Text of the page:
The absence of evidence for lower motor neuron degeneration was also noteworthy in this patient. Throughout the course of disease, she developed a tetrapyramidal and pseudobulbar syndrome compatible with primary lateral sclerosis (PLS). PLS is a rare form of MND, which only affects upper motor neurons. Both ALS and PLS have some clinical overlap with FTD but PLS is typically uncommon in FTD patients [7]. Neuroimaging studies were consistent with the diagnosis of ALS-FTSD by excluding other causes for upper motor dysfunction and showing a left predominant frontal and temporal lobe atrophy associated with indirect signs of pyramidal pathway degeneration. While these neuroimaging findings support the clinical suspicion of MND-FTSD, it can equally be observed in sporadic disease. Similar patterns have previously been reported and further explored by other researchers [8, 9]. Genetic testing should be offered for all patients with ALS-FTSD [1]. After exclusion of hexanucleotide expansion repeats in the C9orf72 gene, a new variant in TBK1 gene was found in this patient. TBK1 loss-of-function variants cause either a frameshift or a premature stop codon, leading to an absent or truncated protein product and suggesting that these variants are likely to be pathogenic through haploinsufficiency [10]. Even though we had no family history and we could not perform a segregation test of the variant, the bioinformatic analysis suggested that it has a deleterious impact and so is highly likely to be pathogenic, as it resulted in the premature inclusion of a STOP codon. Ongoing research on neurodegenerative disorders have shown that variants in TBK1 are the fourth most common cause of familial FTD and may be the second most common cause of an ALS-FTSD [11, 12]. Notwithstanding, the full clinical spectrum of TBK1 variant carriers is not completely elucidated, with nearly 100 patients reported [4]. The behavioral variant of FTD (in two-thirds of patients) and PPA (in one-quarter) are the most common clinical presentations, with (in one-quarter) or without MND [1, 2]. Literature available cases included two brothers presenting with PPA and asymmetric-onset primary lateral sclerosis [13]. On the other hand, a growing number of TBK1 variants have also been found in patients with corticobasal syndrome, progressive supranuclear palsy and progressive cerebellar ataxia, expanding the phenotypic spectrum of TBK1-associated disease [5, 14]. Blood samples from other family members, as well as a postmortem examination of brain tissue would add value to the report of this novel variant.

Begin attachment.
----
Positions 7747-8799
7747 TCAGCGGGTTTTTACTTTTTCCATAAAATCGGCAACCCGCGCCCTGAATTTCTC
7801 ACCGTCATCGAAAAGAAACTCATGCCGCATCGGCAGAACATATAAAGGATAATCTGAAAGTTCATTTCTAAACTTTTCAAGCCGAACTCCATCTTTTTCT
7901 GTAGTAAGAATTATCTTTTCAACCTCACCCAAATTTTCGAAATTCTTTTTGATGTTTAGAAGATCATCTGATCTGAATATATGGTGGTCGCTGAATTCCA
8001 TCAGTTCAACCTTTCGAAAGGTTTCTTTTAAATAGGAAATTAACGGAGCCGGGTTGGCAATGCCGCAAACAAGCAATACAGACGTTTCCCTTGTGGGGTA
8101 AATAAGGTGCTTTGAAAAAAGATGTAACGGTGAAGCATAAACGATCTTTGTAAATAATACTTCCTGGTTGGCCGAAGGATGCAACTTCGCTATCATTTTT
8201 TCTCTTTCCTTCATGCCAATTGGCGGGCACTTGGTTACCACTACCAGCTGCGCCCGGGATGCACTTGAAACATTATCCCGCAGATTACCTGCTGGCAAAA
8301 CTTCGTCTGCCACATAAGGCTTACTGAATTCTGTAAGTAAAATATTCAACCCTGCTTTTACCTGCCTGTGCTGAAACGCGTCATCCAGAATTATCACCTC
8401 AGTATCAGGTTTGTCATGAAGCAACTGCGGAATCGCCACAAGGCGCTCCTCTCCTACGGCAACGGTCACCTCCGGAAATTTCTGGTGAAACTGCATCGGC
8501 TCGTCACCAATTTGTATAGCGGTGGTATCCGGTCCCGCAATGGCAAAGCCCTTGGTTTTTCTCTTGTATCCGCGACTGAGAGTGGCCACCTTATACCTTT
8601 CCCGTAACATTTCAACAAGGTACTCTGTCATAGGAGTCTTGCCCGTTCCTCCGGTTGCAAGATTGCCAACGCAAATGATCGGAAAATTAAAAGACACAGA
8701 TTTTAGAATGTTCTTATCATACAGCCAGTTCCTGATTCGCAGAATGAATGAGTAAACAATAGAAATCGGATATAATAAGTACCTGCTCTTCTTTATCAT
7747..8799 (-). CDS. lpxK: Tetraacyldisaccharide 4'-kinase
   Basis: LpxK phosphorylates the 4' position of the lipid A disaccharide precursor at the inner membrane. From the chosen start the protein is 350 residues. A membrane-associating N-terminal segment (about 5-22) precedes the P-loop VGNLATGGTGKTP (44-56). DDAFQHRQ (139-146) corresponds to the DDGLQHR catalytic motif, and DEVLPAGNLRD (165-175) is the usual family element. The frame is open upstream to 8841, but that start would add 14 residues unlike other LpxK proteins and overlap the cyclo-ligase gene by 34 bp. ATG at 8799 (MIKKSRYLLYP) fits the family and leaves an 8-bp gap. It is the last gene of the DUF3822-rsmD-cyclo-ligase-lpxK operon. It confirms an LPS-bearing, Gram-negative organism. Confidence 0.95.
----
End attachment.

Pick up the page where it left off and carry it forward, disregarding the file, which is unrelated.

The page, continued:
In summary, we describe a novel TBK1 variant in a patient with a rapidly progressive neurodegenerative disorder, presenting with apraxia of speech and upper MND. Following exclusion of C9orf72 gene variants, sequencing of the TBK1 gene should be considered in patients presenting with FTD, particularly with a positive family history or secondarily associated with an MND. Population-based studies are needed to clarify the prevalence and clinical phenotypes of TBK1 variant carriers.


None to declare.

Financial Disclosure

None to declare.

Conflict of Interest

None to declare.

Informed Consent

Informed consent for publication of this report was obtained from a patient’s relative.

Authors Contributions

All the authors had substantial contributions to conception and design, acquisition of data or analysis and interpretation of data. In the same way, all the authors participated in the drafting the article or reviewing it critically for important intellectual content. All the authors approved the final version to be published and agreed to be accountable for all aspects of the work in ensuring that questions related to the accuracy or integrity of any part of the work are appropriately investigated and resolved.

Data Availability

The authors declare that data supporting the findings of this article are available within the article.